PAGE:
5. Whistleblower/False Claims Act – Common Types of Cases

Common Types of FCA Whistleblower Cases

Healthcare fraud cases are a huge percentage of the FCA whistleblower cases filed. For example a doctor who performs an unneeded surgery or other medical procedure on a patient is not only committing a medical malpractice, but he or she is also committing fraud by charging the patient, the government, or an insurance provider for the cost of this unneeded service. So, if these charges were made to Medicare, Medicaid, Tricare, or a children’s healthcare program, the FCA applies, and a person of conscience may decide to blow the whistle and might thereby become entitled to collect a reward for doing so. Likewise, when a doctor or a hospital misrepresents a medical procedure as being more complex and time consuming than it is, thereby charging the government a higher price for it, they are violating the FCA by fraudulent conduct commonly referred to as “upcoding.” Other types of healthcare fraud covered by the FCA include, violations of the Anti-Kickback Statute, violations of the Stark Law, and providing worthless services.

Another common type of FCA violation involves pharmaceutical manufacturers and pharmacies. This is because a large percentage of the drugs sold in the United States are paid for by the federal government through Medicare, Medicaid, and other government programs. The fact that government money is used to pay for these drugs means that misrepresentations about their pricing, quality, and necessity are covered by the FCA.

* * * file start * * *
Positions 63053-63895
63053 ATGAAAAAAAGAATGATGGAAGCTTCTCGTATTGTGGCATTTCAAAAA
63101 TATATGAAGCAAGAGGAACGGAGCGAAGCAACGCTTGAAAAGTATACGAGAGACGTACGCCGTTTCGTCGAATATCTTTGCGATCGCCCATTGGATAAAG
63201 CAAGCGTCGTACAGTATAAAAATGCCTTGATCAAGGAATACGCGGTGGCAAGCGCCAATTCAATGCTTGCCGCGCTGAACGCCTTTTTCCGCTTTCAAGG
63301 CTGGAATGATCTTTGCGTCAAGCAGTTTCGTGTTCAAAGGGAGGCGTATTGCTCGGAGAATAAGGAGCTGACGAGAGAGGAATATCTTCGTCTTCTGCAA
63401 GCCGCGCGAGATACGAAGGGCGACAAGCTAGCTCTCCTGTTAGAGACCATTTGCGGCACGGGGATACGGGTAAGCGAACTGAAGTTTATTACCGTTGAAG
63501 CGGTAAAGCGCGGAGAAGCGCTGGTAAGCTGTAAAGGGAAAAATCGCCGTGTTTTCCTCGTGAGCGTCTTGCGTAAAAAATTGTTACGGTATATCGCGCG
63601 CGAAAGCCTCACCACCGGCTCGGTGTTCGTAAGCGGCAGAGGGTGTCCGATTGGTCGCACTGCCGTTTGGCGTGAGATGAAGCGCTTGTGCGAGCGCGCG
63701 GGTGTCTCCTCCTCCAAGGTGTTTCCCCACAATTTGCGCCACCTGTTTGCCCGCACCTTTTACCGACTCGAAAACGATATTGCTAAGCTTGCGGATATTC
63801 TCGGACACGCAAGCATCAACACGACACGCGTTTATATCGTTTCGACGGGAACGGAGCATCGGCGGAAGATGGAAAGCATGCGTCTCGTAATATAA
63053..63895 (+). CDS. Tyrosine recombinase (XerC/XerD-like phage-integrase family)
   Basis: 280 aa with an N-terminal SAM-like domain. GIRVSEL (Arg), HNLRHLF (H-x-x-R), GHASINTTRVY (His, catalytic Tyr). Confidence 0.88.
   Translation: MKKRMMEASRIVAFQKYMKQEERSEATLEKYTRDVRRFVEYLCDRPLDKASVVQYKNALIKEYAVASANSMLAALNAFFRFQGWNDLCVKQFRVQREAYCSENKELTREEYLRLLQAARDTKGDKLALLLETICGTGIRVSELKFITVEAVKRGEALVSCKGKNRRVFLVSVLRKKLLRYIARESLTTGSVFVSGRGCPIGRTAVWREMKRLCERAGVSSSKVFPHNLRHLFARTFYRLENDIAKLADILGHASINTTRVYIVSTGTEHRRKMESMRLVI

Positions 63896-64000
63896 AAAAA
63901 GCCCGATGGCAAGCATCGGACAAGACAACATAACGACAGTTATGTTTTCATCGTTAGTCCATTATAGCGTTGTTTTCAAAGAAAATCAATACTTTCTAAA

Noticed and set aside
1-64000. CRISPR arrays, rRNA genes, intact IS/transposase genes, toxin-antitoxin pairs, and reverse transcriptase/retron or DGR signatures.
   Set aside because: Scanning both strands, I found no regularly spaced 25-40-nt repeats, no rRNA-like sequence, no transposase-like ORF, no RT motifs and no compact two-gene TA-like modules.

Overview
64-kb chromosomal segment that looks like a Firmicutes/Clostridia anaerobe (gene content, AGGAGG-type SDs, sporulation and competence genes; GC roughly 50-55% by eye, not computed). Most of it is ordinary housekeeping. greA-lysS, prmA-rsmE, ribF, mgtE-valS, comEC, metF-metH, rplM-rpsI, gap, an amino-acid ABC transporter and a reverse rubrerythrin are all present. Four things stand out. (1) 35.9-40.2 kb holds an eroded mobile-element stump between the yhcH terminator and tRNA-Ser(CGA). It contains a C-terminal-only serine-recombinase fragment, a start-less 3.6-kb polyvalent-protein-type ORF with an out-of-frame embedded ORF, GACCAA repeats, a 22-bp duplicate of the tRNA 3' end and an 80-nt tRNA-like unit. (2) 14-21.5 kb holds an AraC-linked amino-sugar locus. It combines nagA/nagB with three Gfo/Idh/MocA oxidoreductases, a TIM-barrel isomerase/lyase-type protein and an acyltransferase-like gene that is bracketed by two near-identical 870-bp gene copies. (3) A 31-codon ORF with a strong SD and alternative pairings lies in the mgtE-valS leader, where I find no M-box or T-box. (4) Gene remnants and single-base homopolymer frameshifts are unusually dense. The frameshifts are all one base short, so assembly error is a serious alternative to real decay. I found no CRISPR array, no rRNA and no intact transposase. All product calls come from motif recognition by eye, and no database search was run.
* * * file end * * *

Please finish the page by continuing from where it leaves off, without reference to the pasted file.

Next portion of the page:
Because federal taxpayer money is used all across the United States for construction, road building, and other infrastructure, misrepresentations as to cost, quantity, quality, and necessity of these services are violations of the FCA.

Federal agricultural subsidies and programs present huge temptations for the unscrupulous to make false claims to the government to obtain undeserved payments or overpayments.

Almost every congressional district in the United States has military contractors who are selling to the government. Typical FCA violations by these contractors are overbilling, using a false cost basis, and selling the government items that don’t work, such as, bulletproof vests that are not bulletproof, etc.